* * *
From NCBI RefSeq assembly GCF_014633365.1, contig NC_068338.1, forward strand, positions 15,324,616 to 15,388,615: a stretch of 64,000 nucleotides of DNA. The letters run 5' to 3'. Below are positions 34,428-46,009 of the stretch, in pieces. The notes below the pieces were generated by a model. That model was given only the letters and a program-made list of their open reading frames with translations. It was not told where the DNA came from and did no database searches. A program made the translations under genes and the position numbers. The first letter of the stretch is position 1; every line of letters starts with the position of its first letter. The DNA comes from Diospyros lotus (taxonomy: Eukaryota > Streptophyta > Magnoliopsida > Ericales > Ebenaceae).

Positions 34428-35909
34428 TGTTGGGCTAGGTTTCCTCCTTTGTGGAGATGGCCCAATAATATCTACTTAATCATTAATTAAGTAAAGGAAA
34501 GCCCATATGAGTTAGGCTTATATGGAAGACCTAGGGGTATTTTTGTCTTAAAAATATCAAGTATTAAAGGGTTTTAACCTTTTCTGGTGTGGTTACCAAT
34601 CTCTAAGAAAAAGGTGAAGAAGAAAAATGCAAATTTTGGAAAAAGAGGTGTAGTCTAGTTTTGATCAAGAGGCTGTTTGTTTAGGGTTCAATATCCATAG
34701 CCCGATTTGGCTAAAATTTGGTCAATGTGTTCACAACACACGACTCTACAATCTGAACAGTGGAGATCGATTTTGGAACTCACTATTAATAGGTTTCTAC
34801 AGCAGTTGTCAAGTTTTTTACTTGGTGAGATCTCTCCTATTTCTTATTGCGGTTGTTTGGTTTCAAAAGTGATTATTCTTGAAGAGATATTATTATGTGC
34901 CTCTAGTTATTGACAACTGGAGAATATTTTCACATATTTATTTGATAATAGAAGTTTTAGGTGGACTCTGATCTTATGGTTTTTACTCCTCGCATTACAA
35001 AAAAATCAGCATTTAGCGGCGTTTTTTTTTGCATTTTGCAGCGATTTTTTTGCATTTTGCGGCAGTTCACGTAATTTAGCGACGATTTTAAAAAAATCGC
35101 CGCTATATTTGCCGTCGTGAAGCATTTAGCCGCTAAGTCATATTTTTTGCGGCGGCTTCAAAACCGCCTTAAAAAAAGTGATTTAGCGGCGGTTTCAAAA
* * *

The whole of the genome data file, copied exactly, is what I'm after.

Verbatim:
From NCBI RefSeq assembly GCF_014633365.1, contig NC_068338.1, forward strand, positions 15,324,616 to 15,388,615: a stretch of 64,000 nucleotides of DNA. The letters run 5' to 3'. Below are positions 34,428-46,009 of the stretch, in pieces. The notes below the pieces were generated by a model. That model was given only the letters and a program-made list of their open reading frames with translations. It was not told where the DNA came from and did no database searches. A program made the translations under genes and the position numbers. The first letter of the stretch is position 1; every line of letters starts with the position of its first letter. The DNA comes from Diospyros lotus (taxonomy: Eukaryota > Streptophyta > Magnoliopsida > Ericales > Ebenaceae).

Positions 34428-35909
34428 TGTTGGGCTAGGTTTCCTCCTTTGTGGAGATGGCCCAATAATATCTACTTAATCATTAATTAAGTAAAGGAAA
34501 GCCCATATGAGTTAGGCTTATATGGAAGACCTAGGGGTATTTTTGTCTTAAAAATATCAAGTATTAAAGGGTTTTAACCTTTTCTGGTGTGGTTACCAAT
34601 CTCTAAGAAAAAGGTGAAGAAGAAAAATGCAAATTTTGGAAAAAGAGGTGTAGTCTAGTTTTGATCAAGAGGCTGTTTGTTTAGGGTTCAATATCCATAG
34701 CCCGATTTGGCTAAAATTTGGTCAATGTGTTCACAACACACGACTCTACAATCTGAACAGTGGAGATCGATTTTGGAACTCACTATTAATAGGTTTCTAC
34801 AGCAGTTGTCAAGTTTTTTACTTGGTGAGATCTCTCCTATTTCTTATTGCGGTTGTTTGGTTTCAAAAGTGATTATTCTTGAAGAGATATTATTATGTGC
34901 CTCTAGTTATTGACAACTGGAGAATATTTTCACATATTTATTTGATAATAGAAGTTTTAGGTGGACTCTGATCTTATGGTTTTTACTCCTCGCATTACAA
35001 AAAAATCAGCATTTAGCGGCGTTTTTTTTTGCATTTTGCAGCGATTTTTTTGCATTTTGCGGCAGTTCACGTAATTTAGCGACGATTTTAAAAAAATCGC
35101 CGCTATATTTGCCGTCGTGAAGCATTTAGCCGCTAAGTCATATTTTTTGCGGCGGCTTCAAAACCGCCTTAAAAAAAGTGATTTAGCGGCGGTTTCAAAA